Saturday, May 29, 2021

Commentary: Toughen up, Naomi, and act professionally

Naomi Osaka said she won't "subject myself to people that doubt me."
2019 photo by Mal Taam
   Three years ago, Serena Williams acted like a prima donna in the turbulent U.S. Open final against 20-year-old Naomi Osaka.
   Now it's Osaka's turn.
   The second-ranked Osaka announced Wednesday that she will not attend her required post-match news conferences during the French Open, which begins Sunday.
   "I've often felt that people have no regard for athletes (sic) mental health and this rings very true whenever I see a press conference or partake in one," Osaka, who made her WTA main-draw debut at 16 at Stanford in 2014, wrote in a statement posted to her social media accounts. "We're often sat there and asked questions that we've been asked multiple times before or asked questions that bring doubt into our minds and I'm just not going to subject myself to people that doubt me. ... "
    Instead, Osaka will pay a fine of up to $20,000 for each absence. Unlike most players, Osaka can easily afford it. The four-time Grand Slam singles champion from Japan reportedly has earned $55.2 million in the last 12 months, a record for a female athlete. An estimated $50 million comes from endorsements.
   The media, of course, are largely responsible for that.
   Let's be honest. "Mental health" is an emotionally charged term designed to elicit a knee-jerk reaction. Depression, anxiety, paranoia and schizophrenia are mental illnesses; doubt is not. 
   Recently retired Nicole Gibbs (Stanford, 2011-13) suffered from depression yet thoughtfully answered reporters' questions win or lose. 
   Like Osaka, Rafael Nadal has doubts. A lot of them. But they fuel him.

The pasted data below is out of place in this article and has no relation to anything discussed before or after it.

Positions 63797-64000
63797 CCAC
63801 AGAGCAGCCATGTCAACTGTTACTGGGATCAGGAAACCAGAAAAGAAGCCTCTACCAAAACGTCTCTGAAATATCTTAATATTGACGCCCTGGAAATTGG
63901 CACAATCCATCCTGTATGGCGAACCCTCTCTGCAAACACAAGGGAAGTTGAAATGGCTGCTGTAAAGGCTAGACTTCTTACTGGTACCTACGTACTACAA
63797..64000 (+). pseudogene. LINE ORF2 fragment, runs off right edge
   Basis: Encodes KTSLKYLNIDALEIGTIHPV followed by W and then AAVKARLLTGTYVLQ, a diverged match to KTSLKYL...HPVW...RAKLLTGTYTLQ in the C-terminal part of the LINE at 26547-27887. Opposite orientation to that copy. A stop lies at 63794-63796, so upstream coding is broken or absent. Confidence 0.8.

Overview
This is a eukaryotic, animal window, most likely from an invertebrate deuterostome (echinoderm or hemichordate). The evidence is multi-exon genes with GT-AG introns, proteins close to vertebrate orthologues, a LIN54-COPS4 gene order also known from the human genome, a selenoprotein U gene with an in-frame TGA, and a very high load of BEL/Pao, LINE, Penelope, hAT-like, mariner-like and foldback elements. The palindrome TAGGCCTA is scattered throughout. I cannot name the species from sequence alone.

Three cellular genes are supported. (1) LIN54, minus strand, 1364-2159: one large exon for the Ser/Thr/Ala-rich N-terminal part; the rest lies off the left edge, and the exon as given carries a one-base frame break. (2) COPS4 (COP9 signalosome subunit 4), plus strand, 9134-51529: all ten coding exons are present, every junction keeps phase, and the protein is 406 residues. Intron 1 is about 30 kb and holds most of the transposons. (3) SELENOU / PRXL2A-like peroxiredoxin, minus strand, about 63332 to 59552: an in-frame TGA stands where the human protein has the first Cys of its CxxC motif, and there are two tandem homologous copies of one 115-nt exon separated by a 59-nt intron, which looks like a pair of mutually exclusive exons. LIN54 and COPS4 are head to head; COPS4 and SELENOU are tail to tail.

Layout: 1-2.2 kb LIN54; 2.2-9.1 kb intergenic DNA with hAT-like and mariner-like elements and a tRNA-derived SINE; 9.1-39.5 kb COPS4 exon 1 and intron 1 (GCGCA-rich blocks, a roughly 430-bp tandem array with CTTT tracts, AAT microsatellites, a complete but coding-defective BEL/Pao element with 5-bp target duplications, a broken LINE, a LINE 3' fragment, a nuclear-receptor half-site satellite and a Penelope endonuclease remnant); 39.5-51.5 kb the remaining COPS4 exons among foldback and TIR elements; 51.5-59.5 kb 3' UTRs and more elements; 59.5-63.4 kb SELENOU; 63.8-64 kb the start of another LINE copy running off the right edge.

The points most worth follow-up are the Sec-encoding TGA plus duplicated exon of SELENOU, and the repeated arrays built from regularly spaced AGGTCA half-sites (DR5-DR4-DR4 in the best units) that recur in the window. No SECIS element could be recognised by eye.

In a "60 Minutes" interview in 2019, Nadal said doubt is "good for me, because then I feel alert. Because tennis is a sport where things can change very quickly. That's the great beauty of our sport."
   Osaka can handle the pressure of facing match points and playing in Grand Slam finals, but post-match news conferences are traumatic? OK, she's shy. So am I, but I've managed to conduct countless interviews during my 42-year journalism career. The ones with losers of a match are the hardest because the players are generally in a bad mood. But it's part of the job.
   What questions are so painful for Osaka? She didn't say. I've attended hundreds of tennis news conferences, and reporters overwhelmingly handle players with kid gloves, especially after losses. They have sympathy, many are hero worshippers, and nobody wants to be berated in public by a testy loser — or winner, for that matter.
   Are there a lot of stupid questions in post-match news conferences? Absolutely. But it's not the media's job to protect players' fragile psyches. If they're depressed or anxious, they should seek treatment, take time off or find a less stressful career.
   Nor did Osaka mention the safeguards built into news conferences:
   —Players do not immediately go from the court to the press room — unless they want to get it over with. There is a cooling-off period, which players, seemingly oblivious to reporters' deadlines, routinely abuse by waiting an hour or more to appear.
   —Players can decline — preferably politely — to answer specific questions. Apparently, though, the questions alone — whatever they are — create doubts in players' minds, according to Osaka. Maybe they need to toughen up.
   —Distraught players can and do walk out of news conferences, and moderators can and do cut off sessions at will. That's not to say either is necessarily appropriate. 
   —Anyone asking inappropriate questions or being abusive can be removed or banned. This is exceedingly rare.
   Osaka goes on to write: "I believe that whole situation is kicking a person while they're down and I don't understand the reasoning behind it."
   Let me help you, Naomi. The winner's perspective is only half the story. News conferences help reporters give fans insight into matches and players, increasing exposure and therefore prize money.
   Everyone has a story to tell. People, not machines, play matches. Few fans, if any, would read stories only about forehands, backhands and service breaks.
   Nothing is classier or more professional than a player like Gibbs who candidly discusses his or her losses as well as victories. 

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